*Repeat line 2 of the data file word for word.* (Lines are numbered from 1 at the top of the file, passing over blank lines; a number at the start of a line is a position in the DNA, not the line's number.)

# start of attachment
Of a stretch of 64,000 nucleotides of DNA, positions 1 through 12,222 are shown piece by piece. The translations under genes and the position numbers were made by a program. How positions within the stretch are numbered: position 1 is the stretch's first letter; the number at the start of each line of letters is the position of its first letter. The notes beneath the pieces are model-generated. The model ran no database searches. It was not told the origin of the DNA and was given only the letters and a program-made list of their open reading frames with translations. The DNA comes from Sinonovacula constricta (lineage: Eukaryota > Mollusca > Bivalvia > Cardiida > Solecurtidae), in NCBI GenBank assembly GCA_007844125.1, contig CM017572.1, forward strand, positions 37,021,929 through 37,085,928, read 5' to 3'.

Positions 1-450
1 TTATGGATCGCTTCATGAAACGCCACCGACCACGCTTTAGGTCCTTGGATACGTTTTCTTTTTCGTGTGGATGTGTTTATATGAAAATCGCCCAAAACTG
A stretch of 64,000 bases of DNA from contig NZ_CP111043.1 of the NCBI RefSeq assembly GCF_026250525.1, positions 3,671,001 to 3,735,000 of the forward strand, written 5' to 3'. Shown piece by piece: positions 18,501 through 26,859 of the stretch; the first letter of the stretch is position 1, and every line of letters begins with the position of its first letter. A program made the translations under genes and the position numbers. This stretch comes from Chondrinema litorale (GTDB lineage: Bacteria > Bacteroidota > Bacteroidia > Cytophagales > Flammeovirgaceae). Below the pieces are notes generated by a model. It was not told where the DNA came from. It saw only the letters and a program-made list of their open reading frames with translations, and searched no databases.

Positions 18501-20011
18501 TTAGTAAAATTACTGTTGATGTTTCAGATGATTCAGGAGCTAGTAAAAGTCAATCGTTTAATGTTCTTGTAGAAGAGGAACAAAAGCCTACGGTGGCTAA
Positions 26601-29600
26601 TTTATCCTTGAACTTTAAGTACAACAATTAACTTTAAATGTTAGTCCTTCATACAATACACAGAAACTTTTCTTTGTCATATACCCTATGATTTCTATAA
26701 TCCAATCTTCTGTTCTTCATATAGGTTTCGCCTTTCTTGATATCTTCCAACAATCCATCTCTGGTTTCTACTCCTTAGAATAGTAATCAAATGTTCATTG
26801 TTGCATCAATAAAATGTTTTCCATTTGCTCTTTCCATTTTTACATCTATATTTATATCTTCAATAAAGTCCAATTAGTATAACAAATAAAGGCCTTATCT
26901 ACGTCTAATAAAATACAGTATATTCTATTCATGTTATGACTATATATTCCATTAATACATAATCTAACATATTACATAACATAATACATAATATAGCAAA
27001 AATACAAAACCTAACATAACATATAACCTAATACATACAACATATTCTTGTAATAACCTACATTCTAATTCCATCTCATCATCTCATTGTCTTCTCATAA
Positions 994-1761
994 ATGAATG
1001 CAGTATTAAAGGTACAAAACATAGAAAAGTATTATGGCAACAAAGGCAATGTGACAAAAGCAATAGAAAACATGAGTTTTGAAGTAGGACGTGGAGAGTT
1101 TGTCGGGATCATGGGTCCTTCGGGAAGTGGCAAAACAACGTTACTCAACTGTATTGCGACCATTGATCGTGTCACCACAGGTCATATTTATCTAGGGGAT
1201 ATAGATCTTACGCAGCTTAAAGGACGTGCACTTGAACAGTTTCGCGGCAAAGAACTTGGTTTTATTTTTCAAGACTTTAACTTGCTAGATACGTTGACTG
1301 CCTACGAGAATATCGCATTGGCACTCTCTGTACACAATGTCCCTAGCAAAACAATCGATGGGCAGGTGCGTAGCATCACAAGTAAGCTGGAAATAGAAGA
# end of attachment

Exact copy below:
Positions 1-450